Increasing twist-weights.

cortado

Professional
I've been comparing racquet specs on the TWU racquet comparison tool.
It seems that quite a few different racquet models have increased their twist-weight substantially over the last decade or so. Eg Head Speed 18x20/Pro. The Youtek IG 18x20 has twist-weight 11.6. This year's Speed Pro is 14.4
Does anybody have any insight in to whether there has been a deliberate move my manufacturers to increase the average twist-weight of their models?
 

2nd Serve Ace

Hall of Fame
Its a result of the more significant low to high swing happening in the modern game needing more stability at the vertical axis.

Also, please don't disparage the IG prestige mp. It was the prior youtek version with the super low TW.
 

cortado

Professional
Its a result of the more significant low to high swing happening in the modern game needing more stability at the vertical axis.

Also, please don't disparage the IG prestige mp. It was the prior youtek version with the super low TW.
But if that is true, why do I get more spin from my Wilson Pro Staff 90 asian version, which I think I am correct in saying has a low twist-weight? Surely low twist-weight makes it easier for you to create low to high swings and other small adjustments of racquet face angle? Higher twist-weight racquets that I have tried feel like they want to come through the swing at one angle only, often quite flat.
 

2nd Serve Ace

Hall of Fame
But if that is true, why do I get more spin from my Wilson Pro Staff 90 asian version, which I think I am correct in saying has a low twist-weight? Surely low twist-weight makes it easier for you to create low to high swings and other small adjustments of racquet face angle? Higher twist-weight racquets that I have tried feel like they want to come through the swing at one angle only, often quite flat.
Whats your grip? Fed is eastern and likes a lower TW for the reasons you mentioned.

Rafa is semi and likes a high TW since the tilt is already embedded in the swing and he's looking for forgiveness if catching the ball low (which he does a lot!)
 

cortado

Professional
Whats your grip? Fed is eastern and likes a lower TW for the reasons you mentioned.

Rafa is semi and likes a high TW since the tilt is already embedded in the swing and he's looking for forgiveness if catching the ball low (which he does a lot!)
My grip is generally semi-western. I've read that Rafa's racquet actually has low twist-weight?
 

2nd Serve Ace

Hall of Fame
My grip is generally semi-western. I've read that Rafa's racquet actually has low twist-weight?
Yeah I'm not a prostock expert and I understand the original aero he plays is lower TW than the current retail frame. But his SW is still 350+ which is not workable for the vast majority of players, so Babolat must understand something by getting the TW to 15 and keeping SW lower for the regular buyer.
 

Dragy

Legend
Lower TW is understood to allow for faster edge-on swinging, hence more low-to-high RHS. Higher TW allows to produce solid contact even on off-center hits. Actually, optimal TW for big topspin drives shall be some compromise with the need to individually adjust. Now consider head shape/width, string formula/spacing, string type and tension, frame stiffness are all parts of equation...

One may achieve best result with gradually evolving his racquet of choice. If current TW is not in the highest range, and mishits happen trying to hit topspin drives spoiling the resulting ball, ine may try to add some lead at 3&9 (or move it from 12 o'clock location). If one is using a narrow racquet, like a mid, he can try 100 sq.in. 18x20 thin beam option expanding the sweetspot and stability (TW) with generally keeping string density and beam flex, hence feel.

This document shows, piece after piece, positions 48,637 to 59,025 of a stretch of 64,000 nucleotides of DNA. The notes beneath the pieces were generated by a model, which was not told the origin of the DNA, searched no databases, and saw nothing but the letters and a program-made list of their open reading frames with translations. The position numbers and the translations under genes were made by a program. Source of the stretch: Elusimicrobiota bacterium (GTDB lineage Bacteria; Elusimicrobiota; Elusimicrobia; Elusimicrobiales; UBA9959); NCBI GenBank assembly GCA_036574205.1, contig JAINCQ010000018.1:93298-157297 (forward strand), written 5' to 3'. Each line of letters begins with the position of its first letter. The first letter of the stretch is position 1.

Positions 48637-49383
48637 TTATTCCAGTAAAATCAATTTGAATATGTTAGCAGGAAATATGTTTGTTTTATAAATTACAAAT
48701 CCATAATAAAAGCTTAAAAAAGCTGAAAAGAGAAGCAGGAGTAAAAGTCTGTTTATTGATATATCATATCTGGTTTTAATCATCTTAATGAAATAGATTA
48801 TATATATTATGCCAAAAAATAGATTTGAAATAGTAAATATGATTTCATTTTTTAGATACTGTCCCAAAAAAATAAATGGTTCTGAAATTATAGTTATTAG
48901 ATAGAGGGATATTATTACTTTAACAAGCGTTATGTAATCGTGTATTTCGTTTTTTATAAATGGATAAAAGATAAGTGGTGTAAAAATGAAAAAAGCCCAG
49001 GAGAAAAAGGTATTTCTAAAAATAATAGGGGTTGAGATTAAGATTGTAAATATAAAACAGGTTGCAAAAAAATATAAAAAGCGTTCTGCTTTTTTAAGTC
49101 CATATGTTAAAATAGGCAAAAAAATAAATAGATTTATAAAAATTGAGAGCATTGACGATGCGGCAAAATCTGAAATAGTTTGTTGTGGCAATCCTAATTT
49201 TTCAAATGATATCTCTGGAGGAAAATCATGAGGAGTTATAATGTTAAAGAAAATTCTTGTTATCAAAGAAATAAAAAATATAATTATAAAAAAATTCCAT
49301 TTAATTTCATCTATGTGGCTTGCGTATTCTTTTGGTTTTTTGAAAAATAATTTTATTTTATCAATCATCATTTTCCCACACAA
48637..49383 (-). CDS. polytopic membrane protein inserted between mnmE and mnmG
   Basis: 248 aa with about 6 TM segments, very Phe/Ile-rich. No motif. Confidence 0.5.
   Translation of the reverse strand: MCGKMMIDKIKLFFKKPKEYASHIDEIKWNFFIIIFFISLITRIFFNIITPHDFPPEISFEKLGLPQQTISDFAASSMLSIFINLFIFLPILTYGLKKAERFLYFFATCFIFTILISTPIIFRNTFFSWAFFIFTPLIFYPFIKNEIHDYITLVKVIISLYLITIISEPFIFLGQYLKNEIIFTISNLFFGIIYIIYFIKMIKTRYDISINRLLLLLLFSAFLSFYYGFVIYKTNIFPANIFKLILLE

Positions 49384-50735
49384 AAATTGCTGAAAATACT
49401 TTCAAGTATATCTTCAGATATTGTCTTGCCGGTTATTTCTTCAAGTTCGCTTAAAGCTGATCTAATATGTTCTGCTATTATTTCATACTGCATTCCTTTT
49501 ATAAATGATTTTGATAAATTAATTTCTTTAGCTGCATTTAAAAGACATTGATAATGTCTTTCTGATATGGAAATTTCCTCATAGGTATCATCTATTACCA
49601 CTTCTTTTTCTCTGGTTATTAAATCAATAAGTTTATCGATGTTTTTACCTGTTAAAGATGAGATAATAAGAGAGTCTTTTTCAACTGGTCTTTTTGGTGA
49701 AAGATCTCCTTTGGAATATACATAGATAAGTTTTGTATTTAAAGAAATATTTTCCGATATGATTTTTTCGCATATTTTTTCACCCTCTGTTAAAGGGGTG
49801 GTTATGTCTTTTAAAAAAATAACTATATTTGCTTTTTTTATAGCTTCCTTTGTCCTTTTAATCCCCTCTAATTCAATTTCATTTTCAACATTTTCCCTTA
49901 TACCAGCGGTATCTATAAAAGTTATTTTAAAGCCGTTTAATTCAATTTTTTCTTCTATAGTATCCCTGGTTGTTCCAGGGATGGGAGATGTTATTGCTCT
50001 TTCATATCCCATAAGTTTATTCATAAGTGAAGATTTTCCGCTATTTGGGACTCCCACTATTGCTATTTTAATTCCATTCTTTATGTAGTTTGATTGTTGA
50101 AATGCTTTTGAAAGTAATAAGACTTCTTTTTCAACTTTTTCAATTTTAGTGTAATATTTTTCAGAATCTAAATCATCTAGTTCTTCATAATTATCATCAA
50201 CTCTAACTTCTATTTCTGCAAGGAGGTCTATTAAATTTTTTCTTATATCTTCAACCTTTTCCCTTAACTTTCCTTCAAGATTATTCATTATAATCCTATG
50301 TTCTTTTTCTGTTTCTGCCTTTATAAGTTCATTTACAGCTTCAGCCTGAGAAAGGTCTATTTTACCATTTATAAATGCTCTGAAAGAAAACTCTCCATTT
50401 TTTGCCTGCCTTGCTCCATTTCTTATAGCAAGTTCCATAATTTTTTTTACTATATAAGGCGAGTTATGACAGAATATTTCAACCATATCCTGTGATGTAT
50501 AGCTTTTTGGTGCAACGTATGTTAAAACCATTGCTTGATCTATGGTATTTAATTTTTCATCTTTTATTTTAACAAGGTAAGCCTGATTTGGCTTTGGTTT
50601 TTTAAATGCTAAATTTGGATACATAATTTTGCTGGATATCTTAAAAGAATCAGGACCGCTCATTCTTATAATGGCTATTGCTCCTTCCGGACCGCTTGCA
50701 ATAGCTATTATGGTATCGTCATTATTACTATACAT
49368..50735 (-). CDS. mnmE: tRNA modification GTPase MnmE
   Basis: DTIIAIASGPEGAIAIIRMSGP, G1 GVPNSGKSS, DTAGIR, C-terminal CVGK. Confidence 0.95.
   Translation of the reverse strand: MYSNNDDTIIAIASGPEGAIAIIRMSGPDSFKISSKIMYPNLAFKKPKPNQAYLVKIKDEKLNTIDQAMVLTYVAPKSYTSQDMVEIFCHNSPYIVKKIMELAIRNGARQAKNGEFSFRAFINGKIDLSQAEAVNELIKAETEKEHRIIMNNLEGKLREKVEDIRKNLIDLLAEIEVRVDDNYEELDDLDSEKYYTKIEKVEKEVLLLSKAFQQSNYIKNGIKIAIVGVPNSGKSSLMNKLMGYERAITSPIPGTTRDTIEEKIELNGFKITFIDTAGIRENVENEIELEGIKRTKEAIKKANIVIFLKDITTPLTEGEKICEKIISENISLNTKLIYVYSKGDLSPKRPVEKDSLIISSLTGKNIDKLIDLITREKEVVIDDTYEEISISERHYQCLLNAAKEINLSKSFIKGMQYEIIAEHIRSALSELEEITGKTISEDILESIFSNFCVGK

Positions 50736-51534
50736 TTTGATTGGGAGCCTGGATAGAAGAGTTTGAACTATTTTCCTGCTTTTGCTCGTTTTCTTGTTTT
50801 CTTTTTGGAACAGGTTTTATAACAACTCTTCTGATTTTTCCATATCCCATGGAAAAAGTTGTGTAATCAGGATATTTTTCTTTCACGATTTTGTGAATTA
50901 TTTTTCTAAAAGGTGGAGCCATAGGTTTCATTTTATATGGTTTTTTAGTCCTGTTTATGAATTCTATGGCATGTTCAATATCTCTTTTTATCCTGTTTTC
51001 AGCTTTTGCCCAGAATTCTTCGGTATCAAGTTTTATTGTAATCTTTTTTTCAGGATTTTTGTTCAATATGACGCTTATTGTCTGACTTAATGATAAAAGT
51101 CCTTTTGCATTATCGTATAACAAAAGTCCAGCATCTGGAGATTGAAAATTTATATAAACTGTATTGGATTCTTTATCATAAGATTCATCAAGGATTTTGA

If one's racquet is too hesitative to move in low-to-high direction while beeing 100% stable on slightly off-center hits, one may try to go lower TW and look how it works for him.
 

aaron_h27

Professional
But if that is true, why do I get more spin from my Wilson Pro Staff 90 asian version, which I think I am correct in saying has a low twist-weight? Surely low twist-weight makes it easier for you to create low to high swings and other small adjustments of racquet face angle? Higher twist-weight racquets that I have tried feel like they want to come through the swing at one angle only, often quite flat.
if swingweight is equal, lower twistweight will have more spin and higher twistweight will have more directional control.
 
Lower TW is understood to allow for faster edge-on swinging, hence more low-to-high RHS. Higher TW allows to produce solid contact even on off-center hits. Actually, optimal TW for big topspin drives shall be some compromise with the need to individually adjust. Now consider head shape/width, string formula/spacing, string type and tension, frame stiffness are all parts of equation...

One may achieve best result with gradually evolving his racquet of choice. If current TW is not in the highest range, and mishits happen trying to hit topspin drives spoiling the resulting ball, ine may try to add some lead at 3&9 (or move it from 12 o'clock location). If one is using a narrow racquet, like a mid, he can try 100 sq.in. 18x20 thin beam option expanding the sweetspot and stability (TW) with generally keeping string density and beam flex, hence feel.

If one's racquet is too hesitative to move in low-to-high direction while beeing 100% stable on slightly off-center hits, one may try to go lower TW and look how it works for him.
I'm coming from a youtek prestige mp and wanted something more forgiving with similar feel and just ordered a gravity pro. Sounds like the scenario you're describing exactly
 
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